Love

Love Has Some Work To Do

Hi there! It’s been a while. I’ve been pretty busy the last few months, but things have been good. What have you been up to?
Oh.
Huh.
Wow. I go on hiatus for less than a year, and this is what happens?
Well, ok. Time to roll up my sleeves and get back to work…

Remember the old “Dunning-Kreuger Effect”? Where you don’t realize what you don’t know, and assume that you know more than you actually do? The funniest aspect of that is when people talk about how they overcome the Effect, ignoring that they are proving it with that very statement. I kind of wonder if there is a corollary of that effect, where you assume that other people know more than they actually do, or that they have more compassion and awareness of others than they actually do.

…the knowledge and intelligence that are required to be good at a task are often the same qualities needed to recognize that one is not good at that task—and if one lacks such knowledge and intelligence, one remains ignorant that one is not good at that task. This includes political judgment. – David Dunning

I’m not going to get political on this blog, because that would be redundant. Writing it is a political act. I’m not scared of Donald Trump as the President; I’m terrified of what his presence in the White House seems to inspire in many of his followers. As one commentator put it, when the KKK is having a victory parade after the election you know there’s something wrong.

I’m fortunate, through the accident of birth, to be one of the least affected by his policies. I won’t be profiled based on how I look, I won’t be laid off due to his economic policies, and even my health care is likely to stay thanks to my status as a Veteran. That’s what privilege looks like, and it’s a powerful thing, and that’s what I mean when I say there’s work to do.

If you’re not scared – I’m glad! The world needs less fear. That might give you the space to breathe and pay attention to the millions around you who are scared. That’s what compassion looks like, being able to grasp the idea that just because you don’t feel a thing, someone else might feel it. Understanding the idea that the world you live in, where you aren’t worried, where you just think “Oh, it’s only four years, I’ll survive it” may be true for you, but may not be true for many others.

This is not where I tell you that you have a duty to comfort and protect and care for those who are already feeling the persecution that Trump’s victory has inspired. I can’t tell you that; but what I can tell you is that history tends to honor and respect the protectors, if that’s important to you. If you’re looking for more immediate rewards, well, compassion can give you that too: “Volunteer work improves access to social and psychological resources, which are known to counter negative moods such as depression and anxiety.

Personally, it’s just hardwired into me, from generations of family members who step up to help others, whether for religious or simply practical reasons. When my father’s law-enforcement job gave him EMT training so that he could help counter hijackers back in the ’70’s, he didn’t just sit around with that training. He volunteered with the local EMS, delivering babies, carrying people out of burning buildings – and that’s on top of being a great father, an active member of the lay clergy, and enjoying his hobby of building muzzle-loading rifles.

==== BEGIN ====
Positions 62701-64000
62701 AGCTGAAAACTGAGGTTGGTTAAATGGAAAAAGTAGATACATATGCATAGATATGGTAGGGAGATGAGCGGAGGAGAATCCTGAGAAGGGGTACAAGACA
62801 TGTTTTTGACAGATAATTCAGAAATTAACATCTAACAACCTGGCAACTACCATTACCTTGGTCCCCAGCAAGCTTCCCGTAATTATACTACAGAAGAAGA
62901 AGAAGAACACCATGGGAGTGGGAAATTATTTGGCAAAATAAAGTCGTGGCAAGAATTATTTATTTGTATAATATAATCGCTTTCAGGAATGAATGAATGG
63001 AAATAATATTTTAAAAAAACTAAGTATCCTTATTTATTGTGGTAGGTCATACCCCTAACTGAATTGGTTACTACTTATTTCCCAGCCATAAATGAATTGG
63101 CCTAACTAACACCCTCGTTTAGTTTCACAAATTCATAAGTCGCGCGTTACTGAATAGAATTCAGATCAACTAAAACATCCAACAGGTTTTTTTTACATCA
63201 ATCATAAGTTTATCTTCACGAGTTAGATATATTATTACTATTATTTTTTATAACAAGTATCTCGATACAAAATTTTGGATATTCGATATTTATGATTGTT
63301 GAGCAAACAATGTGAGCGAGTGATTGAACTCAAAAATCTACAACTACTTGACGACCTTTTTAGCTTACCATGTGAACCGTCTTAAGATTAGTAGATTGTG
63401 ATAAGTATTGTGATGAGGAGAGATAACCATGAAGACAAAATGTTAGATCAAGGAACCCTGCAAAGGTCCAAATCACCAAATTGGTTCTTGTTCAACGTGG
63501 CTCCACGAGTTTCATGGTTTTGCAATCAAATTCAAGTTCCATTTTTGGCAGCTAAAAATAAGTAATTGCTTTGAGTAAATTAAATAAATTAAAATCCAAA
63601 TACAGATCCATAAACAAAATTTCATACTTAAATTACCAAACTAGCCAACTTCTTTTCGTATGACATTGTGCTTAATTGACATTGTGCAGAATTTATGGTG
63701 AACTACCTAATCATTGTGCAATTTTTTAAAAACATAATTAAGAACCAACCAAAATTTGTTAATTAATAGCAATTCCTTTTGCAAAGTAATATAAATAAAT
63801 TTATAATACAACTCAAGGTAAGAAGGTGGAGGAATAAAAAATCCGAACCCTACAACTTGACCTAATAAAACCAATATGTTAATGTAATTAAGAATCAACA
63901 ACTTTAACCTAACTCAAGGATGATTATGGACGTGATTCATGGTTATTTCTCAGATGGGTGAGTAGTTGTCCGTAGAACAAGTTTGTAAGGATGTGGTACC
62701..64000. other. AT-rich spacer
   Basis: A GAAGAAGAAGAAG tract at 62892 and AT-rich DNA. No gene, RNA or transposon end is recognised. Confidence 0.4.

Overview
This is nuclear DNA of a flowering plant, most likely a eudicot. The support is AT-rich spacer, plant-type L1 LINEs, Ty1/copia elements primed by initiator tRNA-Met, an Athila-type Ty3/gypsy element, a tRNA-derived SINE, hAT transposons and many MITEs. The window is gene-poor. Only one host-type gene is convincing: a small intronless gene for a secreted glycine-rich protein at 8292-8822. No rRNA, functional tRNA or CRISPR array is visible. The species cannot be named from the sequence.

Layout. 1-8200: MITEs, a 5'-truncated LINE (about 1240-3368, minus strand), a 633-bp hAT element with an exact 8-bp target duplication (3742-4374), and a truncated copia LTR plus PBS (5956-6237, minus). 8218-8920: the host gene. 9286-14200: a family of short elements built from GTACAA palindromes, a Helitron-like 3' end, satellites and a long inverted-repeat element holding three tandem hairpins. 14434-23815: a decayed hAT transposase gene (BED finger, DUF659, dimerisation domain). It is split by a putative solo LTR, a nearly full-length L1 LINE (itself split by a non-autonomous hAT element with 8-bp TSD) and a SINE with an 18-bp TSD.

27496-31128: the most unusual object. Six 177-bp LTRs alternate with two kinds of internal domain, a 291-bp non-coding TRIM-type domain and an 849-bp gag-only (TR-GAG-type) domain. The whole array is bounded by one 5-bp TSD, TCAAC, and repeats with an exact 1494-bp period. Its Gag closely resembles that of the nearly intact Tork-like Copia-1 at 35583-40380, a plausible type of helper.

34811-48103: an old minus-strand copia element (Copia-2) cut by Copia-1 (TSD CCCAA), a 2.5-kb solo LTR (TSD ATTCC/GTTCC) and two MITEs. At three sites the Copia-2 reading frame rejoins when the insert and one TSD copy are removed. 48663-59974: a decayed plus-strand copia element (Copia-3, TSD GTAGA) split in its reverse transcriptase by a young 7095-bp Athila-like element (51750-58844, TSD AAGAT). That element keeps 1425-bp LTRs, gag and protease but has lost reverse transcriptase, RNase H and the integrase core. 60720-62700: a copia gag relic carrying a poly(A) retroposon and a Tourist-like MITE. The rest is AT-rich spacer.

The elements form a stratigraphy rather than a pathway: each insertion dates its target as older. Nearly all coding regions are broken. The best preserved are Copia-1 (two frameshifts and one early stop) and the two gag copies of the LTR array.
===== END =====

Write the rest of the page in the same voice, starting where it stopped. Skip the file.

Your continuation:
In other words: choose to help others, or don’t. But saying “I just don’t have time” is not going to be a valid excuse.

If you are scared…

I hear you. I’m scared too, for my daughters who are part of the demographics that are currently targets of this administration, for my grandsons who will have to deal with the effects of a Scaliaesque Supreme Court, for my friends and neighbors who are now wondering more than ever if they are going to be shamed, harassed, beaten, or worse.

Like many white males, the first response is to want to Save the Day. In my daydreams I step in between the Bad Guys and the Victims, and my steely gaze and broad shoulders cow the bullies into submission. In the White Knight scenario I am somewhere between Batman and Mr. Robot and Donnie Yen in the Rogue One trailer.

That’s a trap. That whole White Knight idea was part of the toxic masculinity that got us into this mess. I’m always going to love that fairy tale – but in reality, the way to be part of the Alliance is to listen.

What do you need?

I’ve heard from some people. They tell me they need spaces where they can feel safe. They tell me they need to know that they are not alone – through passive means that don’t draw attention to them, such as a simple safety pin. They tell me that yes, they do need people like me to call out the harassment if and when we see it – so hey, I might get to use my steely gaze after all!

I’ll do those things. I’ll keep listening, as well. What do you need to make it through this? 

These are the things I’ll be doing both in practice and here on the blog. Turns out I was wrong; just because I was saying things that other people were saying, it didn’t mean that people were listening. Meanwhile, my readers seemed to draw some comfort and inspiration from the words here – so I’ll keep them coming as well.

When I say I am part of the Resistance, know that I’m not talking about anything as simple or transitory as a political movement. I’m resisting ignorance, cruelty, and most of all, fear. The best tool against all of these – not the quickest, not the easiest, but the best – is love.

Love has got some work to do.

Let’s get to it.

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